Seasoned travelers probably have airlines' in-flight safety spiels memorized. Anyone who doesn't have it memorized probably doesn't pay attention to the flight attendant's rote performance of exactly how to put on a floatation vest and everyone else is probably checking their phones for last-minute emails. But, Travel + Leisure reports that Air Safety World, a new mobile game, is trying to make the whole ordeal a lot more fun.
Developed by Italy's University of Udine’s Human-Computer Interaction (HCI) Lab, programmers sought to integrate airplane safety with a game. That way, it wouldn't just be amusing, it would actually stick in peoples' brains.
Professor Luca Chittaro, one of the app's developers, told The Independent that "research on traditional airline safety briefing media like safety cards and videos has highlighted that they are scarcely effective for two main reasons: lack of passenger's attention and lack of passenger’s comprehension." So, either flyers are bored with traditional safety speeches or they can't really understand everything printed on the instructions tucked in every seat-back pocket.
The app incorporates gaming into each part of plane safety. The mini-games include super-cute graphics, plenty of plane puns, and hide the important things (like safety and evacuation procedures) within each adorable task. In one game, players get tested on oxygen mask protocol and in another, players are tasked with opening an emergency door.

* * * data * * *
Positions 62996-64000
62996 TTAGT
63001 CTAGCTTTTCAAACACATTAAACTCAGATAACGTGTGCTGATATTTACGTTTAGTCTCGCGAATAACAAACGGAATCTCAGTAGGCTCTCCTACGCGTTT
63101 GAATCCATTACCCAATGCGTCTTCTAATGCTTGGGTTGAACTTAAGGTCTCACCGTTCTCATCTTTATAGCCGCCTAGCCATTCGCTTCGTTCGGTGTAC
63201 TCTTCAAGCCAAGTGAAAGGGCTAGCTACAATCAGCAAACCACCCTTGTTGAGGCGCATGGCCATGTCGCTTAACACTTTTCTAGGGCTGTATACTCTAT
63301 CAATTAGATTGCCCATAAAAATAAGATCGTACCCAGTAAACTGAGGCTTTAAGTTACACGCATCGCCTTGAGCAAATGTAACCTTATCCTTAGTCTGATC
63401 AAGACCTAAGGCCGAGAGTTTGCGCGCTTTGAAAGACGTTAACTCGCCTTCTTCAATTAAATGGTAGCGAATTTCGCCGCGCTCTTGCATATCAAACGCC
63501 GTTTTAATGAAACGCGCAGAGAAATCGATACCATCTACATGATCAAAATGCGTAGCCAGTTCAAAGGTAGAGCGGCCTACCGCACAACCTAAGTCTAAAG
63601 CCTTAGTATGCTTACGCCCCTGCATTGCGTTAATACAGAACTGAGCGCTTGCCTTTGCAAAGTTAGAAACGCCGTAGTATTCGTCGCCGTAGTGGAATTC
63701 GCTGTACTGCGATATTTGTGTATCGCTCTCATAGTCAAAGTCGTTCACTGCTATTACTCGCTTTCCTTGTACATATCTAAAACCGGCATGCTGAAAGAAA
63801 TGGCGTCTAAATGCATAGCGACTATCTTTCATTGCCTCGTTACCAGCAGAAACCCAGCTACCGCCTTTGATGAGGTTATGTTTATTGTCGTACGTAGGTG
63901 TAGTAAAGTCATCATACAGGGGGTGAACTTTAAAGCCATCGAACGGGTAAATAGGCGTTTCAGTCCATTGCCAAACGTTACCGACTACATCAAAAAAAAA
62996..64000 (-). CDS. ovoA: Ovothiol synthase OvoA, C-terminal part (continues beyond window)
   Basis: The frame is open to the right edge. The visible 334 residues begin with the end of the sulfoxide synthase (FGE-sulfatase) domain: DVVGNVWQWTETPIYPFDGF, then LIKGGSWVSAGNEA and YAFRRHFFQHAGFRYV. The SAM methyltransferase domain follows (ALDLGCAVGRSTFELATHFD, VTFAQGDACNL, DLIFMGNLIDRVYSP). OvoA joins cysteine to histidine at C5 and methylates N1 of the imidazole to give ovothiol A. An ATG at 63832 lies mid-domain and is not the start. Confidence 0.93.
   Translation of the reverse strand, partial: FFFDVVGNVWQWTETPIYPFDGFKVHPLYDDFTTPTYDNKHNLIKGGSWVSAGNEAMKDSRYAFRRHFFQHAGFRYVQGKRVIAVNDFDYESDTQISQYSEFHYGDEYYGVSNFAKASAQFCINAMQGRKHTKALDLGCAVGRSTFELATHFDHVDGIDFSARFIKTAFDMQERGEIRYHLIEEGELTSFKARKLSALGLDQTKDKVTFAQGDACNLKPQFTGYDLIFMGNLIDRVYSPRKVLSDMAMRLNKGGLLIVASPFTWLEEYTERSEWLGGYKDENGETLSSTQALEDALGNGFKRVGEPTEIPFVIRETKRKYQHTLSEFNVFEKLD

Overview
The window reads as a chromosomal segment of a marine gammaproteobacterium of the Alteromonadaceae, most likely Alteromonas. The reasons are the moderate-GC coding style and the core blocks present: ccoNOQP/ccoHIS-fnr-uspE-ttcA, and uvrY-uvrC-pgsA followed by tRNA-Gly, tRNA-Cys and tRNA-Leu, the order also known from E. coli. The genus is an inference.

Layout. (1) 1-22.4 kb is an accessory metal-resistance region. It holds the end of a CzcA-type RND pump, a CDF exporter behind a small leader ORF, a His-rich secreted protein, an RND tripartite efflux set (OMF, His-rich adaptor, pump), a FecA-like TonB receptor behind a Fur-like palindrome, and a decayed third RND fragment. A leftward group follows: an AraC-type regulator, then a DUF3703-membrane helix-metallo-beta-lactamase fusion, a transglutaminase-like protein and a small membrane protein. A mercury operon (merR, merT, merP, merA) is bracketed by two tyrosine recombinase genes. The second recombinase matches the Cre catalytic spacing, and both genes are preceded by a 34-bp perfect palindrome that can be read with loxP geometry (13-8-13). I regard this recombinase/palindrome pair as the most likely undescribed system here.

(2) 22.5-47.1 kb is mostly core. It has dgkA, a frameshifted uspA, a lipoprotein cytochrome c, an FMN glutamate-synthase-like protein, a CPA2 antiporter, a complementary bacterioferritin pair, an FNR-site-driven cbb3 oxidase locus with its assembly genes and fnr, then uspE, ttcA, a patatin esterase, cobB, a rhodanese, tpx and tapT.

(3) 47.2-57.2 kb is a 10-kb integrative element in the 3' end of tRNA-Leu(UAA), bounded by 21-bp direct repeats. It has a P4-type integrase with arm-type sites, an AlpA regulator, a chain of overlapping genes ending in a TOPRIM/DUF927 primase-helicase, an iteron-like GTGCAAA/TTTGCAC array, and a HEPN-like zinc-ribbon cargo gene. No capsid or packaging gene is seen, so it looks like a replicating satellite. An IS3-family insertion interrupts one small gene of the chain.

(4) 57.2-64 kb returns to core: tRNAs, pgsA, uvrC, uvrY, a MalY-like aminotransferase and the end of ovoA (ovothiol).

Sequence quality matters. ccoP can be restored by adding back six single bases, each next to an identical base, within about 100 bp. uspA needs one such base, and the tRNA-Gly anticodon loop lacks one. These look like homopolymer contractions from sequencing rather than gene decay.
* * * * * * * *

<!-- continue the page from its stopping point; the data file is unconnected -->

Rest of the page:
While it's literally just fun and games, the researchers say that learning through the game is much more effective than simply sitting through a monotonous speech — especially since everyone sitting in the plane assumes that they already know the deal with those masks and emergency doors.
"One study has shown that making the briefing highly interactive improves participant’s performance in the real world," Chittaro added.
Another draw? Completing various levels within Air Safety World earns players different planes and bonuses. Getting through all the various trials and tribulations means an entire fleet of virtual aircraft — and some one-of-a-kind bragging rights.
Check out The Independent's footage from the game, below.
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